President Trump "badly needs" to score a win with his "bold" China strategy so he can head into the 2020 election at his strongest, according to Fox News Senior Political Analyst Brit Hume.
Hume told Sandra Smith on "America's Newsroom" on Monday he believes the president tackled two "bold initiatives" -- trade with China and denuclearizing North Korea -- and that if, "either or both pan out, that will very much strengthen his hand going into 2020."
"If neither does, that obviously will have the opposite effect, and make it much more likely, I think, that a Democrat will come in."
Hume continued: "The President carries the burden of being personally unpopular will the majority of the American people, many of whom may approve of his results, particularly on the economy so far, but do not approve of him personally,"
"That’s a burden he’s carried since he got elected…Indeed, before he got elected. So, he carries that initial burden and therefore badly needs success on these initiatives of his.”
The comments came after the president fired a series of tweets at the Chinese over the weekend, after talks between the two nations last week.
U.S. stocks tumbled more than 600 points Monday as trade tensions continue to rise between the two power players. China also slapped $60 billion dollar retaliatory tariffs on American goods set to begin on June 1st. All of this sending averages to lows not seen since March.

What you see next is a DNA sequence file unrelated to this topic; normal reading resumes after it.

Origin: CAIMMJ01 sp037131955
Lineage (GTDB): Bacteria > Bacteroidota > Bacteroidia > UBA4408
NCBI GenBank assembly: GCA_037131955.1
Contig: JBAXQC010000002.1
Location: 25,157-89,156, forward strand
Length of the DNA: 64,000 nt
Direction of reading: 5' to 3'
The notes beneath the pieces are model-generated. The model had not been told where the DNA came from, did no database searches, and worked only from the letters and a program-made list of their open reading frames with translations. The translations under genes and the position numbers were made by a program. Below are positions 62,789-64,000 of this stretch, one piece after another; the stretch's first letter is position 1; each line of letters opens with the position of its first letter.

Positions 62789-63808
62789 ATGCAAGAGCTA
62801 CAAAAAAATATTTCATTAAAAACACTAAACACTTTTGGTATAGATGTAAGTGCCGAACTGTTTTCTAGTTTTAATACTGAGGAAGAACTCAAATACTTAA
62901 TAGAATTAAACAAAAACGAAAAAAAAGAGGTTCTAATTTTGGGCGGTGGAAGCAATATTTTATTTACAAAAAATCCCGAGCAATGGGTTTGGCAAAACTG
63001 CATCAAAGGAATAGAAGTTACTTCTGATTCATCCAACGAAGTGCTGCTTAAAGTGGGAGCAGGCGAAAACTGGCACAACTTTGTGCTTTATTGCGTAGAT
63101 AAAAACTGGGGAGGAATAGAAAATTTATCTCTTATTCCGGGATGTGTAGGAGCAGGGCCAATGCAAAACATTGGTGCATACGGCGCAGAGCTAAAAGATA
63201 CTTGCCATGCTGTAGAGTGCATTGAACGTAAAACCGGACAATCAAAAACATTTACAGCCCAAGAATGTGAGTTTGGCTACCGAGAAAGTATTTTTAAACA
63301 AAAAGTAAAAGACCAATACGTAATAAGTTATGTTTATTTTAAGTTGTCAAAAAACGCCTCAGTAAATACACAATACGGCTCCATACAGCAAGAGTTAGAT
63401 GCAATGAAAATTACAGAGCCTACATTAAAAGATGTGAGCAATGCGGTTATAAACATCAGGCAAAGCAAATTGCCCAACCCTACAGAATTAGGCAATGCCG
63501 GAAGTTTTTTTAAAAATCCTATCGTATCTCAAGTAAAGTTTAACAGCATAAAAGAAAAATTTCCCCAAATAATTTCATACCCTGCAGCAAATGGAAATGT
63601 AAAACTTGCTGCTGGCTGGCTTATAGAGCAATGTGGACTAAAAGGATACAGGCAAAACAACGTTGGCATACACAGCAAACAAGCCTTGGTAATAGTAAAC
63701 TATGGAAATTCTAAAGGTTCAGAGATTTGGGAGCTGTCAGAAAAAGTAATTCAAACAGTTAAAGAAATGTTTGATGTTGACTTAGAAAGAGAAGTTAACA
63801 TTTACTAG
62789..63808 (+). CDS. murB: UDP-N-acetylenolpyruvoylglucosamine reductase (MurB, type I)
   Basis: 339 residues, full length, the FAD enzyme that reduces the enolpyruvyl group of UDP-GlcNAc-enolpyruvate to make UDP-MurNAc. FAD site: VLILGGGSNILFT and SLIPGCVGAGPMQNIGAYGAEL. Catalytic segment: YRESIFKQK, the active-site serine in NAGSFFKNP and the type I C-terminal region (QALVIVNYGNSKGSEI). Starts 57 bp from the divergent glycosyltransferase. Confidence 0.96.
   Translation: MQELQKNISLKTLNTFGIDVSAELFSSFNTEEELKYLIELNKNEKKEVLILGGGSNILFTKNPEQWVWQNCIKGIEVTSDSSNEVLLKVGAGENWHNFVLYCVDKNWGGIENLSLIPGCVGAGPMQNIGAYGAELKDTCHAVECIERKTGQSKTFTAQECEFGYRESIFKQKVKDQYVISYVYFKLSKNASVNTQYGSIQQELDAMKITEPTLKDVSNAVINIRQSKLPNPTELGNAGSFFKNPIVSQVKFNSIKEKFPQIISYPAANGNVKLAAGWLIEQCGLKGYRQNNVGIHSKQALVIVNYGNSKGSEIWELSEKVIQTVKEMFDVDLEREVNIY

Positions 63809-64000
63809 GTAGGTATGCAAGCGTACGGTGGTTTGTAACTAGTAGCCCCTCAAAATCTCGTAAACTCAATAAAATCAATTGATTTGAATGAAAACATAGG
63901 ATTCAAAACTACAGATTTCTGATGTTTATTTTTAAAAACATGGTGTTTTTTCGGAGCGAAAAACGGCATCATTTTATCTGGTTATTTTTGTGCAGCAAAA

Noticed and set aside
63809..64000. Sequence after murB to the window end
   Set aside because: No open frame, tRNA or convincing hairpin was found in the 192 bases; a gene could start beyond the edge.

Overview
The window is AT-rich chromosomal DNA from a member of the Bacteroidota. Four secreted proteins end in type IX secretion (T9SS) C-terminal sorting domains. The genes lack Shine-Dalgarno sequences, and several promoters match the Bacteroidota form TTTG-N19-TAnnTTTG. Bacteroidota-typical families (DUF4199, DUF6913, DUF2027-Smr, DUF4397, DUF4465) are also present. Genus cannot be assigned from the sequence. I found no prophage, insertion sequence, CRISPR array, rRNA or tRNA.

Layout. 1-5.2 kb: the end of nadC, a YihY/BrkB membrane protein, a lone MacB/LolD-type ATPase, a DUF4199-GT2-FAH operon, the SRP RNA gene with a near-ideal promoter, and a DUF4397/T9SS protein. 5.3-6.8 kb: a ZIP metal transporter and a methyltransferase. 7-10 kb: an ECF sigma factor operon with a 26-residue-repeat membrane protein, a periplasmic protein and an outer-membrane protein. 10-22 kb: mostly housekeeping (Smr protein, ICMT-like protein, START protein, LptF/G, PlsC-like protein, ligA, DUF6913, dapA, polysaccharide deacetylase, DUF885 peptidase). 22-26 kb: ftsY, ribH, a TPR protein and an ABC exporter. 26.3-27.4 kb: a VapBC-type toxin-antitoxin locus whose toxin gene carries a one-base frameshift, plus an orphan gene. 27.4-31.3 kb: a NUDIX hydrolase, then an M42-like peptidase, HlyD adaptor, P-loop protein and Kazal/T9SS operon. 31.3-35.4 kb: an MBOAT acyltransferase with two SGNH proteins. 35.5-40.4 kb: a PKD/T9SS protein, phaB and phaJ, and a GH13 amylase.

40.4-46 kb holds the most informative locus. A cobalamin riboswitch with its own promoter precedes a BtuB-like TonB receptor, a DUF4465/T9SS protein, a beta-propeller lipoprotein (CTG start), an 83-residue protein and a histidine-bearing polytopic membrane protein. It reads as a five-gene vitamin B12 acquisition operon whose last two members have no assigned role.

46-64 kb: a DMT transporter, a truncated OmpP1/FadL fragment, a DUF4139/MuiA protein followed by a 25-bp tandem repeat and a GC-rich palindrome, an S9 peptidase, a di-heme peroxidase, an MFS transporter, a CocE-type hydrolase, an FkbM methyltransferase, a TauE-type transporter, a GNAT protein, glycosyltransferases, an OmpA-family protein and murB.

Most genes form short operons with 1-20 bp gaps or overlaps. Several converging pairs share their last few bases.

In addition to raising tariffs on Friday, President Trump is now threatening to impose a 25 percent tariff on the rest of the goods China exports to the United States. His advisers said that is approximately $300 billion of Chinese products.
President Trump warned, “China should not retaliate-will only get worse!”
The president also hypothesized in an early-morning tweet: “I think that China felt they were being beaten so badly in the recent negotiation that they may as well wait around for the next election, 2020, to see if they could get lucky & have a Democrat win.”
Hume reacted to the president's tweets, saying: “My sense is that China wants a deal and doesn’t want to have to wait -- what -- a year and a half more for a new administration and then the additional time it will take for that new administration to settle in and perhaps revise or perhaps not revise the current posture towards China.”
The economy has been a strong political point for the president’s 2020 push with 263,000 jobs added in the month of April and the unemployment rate at 3.6 percent. It was the first time since 2015 that the first-quarter GDP topped 3 percent.
Last week’s talks in Washington marked the eleventh time that senior Chinese and American officials have met to discuss trade since the President took office in 2016.
Both President Trump and Chinese President Trump Xi Jinping could potentially come face-to-face when both are in Japan next month for a meeting of the Group of 20 leaders.